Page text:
Refugees and Internally Displaced Peoples within the Horn of Africa

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The words refugee and internally displaced people (IDP) are broadly used terms that are almost synonymous in meaning. Refugees are a group of people that have fled their homes into another country in order to escape war, conflict or some other tragedy. On the other hand, IDP are citizens who fled their homes for the same reasons but remained in their country of origin. There are approximately 12 million refugees and IDP within Africa and almost two-thirds, or 7.7 million, are located in the Horn of Africa (Central Intelligence Agency [C.I.A.], 2011). Despite the high number of refugees and IDP in the Horn of Africa, the focus will be on Eritrea, Ethiopia, Somalia and Sudan. This paper will attempt to shed a light on the plight of refugees and IDP and their potential impact on interests of the United States (U.S.).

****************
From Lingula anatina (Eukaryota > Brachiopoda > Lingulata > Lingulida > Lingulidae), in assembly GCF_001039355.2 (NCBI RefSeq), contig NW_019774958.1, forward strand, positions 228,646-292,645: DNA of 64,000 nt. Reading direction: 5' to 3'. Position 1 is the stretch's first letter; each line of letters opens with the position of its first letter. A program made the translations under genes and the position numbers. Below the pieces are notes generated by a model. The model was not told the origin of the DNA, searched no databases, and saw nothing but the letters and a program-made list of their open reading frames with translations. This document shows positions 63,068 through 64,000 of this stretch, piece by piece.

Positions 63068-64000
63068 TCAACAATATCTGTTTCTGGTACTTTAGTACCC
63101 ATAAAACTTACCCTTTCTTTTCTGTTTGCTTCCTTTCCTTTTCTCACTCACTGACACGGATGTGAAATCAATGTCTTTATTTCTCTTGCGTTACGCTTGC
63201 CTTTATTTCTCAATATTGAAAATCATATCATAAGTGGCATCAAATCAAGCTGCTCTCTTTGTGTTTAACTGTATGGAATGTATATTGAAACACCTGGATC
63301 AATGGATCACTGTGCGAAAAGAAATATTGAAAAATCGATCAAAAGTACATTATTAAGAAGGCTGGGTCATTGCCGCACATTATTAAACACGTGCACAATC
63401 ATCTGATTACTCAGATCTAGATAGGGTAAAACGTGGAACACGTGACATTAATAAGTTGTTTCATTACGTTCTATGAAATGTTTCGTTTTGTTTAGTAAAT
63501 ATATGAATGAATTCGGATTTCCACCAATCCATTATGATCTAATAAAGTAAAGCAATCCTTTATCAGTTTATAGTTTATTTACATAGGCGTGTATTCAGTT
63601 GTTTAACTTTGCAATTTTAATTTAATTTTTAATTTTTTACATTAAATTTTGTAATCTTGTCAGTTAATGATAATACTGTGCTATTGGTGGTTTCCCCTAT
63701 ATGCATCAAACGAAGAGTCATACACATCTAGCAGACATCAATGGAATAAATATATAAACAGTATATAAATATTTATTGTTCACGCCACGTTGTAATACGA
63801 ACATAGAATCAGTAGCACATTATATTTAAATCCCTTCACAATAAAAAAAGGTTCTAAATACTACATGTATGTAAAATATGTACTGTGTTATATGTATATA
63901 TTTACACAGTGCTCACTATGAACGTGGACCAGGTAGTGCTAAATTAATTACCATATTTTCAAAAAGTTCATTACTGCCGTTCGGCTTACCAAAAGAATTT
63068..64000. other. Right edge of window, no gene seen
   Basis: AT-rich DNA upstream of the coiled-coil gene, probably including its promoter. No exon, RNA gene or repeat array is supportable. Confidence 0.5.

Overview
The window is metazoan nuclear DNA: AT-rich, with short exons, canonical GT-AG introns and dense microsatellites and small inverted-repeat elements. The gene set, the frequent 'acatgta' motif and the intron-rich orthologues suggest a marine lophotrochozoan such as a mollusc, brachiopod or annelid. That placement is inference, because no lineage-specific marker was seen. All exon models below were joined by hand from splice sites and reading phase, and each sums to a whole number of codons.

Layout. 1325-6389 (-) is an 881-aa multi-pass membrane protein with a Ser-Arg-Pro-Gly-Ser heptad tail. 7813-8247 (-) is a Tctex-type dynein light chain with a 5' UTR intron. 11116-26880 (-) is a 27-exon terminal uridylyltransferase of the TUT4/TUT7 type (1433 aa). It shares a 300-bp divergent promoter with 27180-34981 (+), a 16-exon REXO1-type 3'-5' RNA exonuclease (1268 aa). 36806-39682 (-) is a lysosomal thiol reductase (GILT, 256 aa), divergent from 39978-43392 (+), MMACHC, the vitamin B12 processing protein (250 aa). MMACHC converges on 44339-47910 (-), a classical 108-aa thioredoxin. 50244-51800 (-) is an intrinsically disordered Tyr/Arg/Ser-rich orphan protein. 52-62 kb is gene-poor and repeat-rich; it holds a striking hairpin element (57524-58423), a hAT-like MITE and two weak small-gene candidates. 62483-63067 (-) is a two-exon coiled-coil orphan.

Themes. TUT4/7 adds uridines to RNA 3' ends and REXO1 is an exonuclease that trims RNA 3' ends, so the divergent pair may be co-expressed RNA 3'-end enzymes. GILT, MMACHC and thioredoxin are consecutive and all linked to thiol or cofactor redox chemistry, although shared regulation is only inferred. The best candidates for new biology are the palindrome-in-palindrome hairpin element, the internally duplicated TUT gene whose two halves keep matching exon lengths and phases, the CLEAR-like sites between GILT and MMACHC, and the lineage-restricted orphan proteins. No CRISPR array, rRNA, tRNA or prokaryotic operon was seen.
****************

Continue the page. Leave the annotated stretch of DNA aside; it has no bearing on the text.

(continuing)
Eritrea has the lowest number of refugees and IDP with almost 32,000 people displaced from their homes. However, this was not the case in the early 1990s when there were almost 280,000 refugees and 75,000 IDP as a result of the Eritrean/Ethiopian war (C.I.A., 2011). Eritrea gained its independence from Ethiopia in 1993, leading to violent struggles and border disputes for years to follow. At one point the fighting was so intense that soldiers from both sides were locked in a fierce battle long after the civilians had fled the area. The soldiers were essentially fighting over vacant and desolate villages because a large portion of the civilians fled into refugee camps located in Ethiopia, Sudan or Kenya.

Additionally, thousands of Eritreans flee their homeland illegally because of conscription. Conscription is the practice of citizens enrolling into mandatory national service, usually the military. These soldiers are h...

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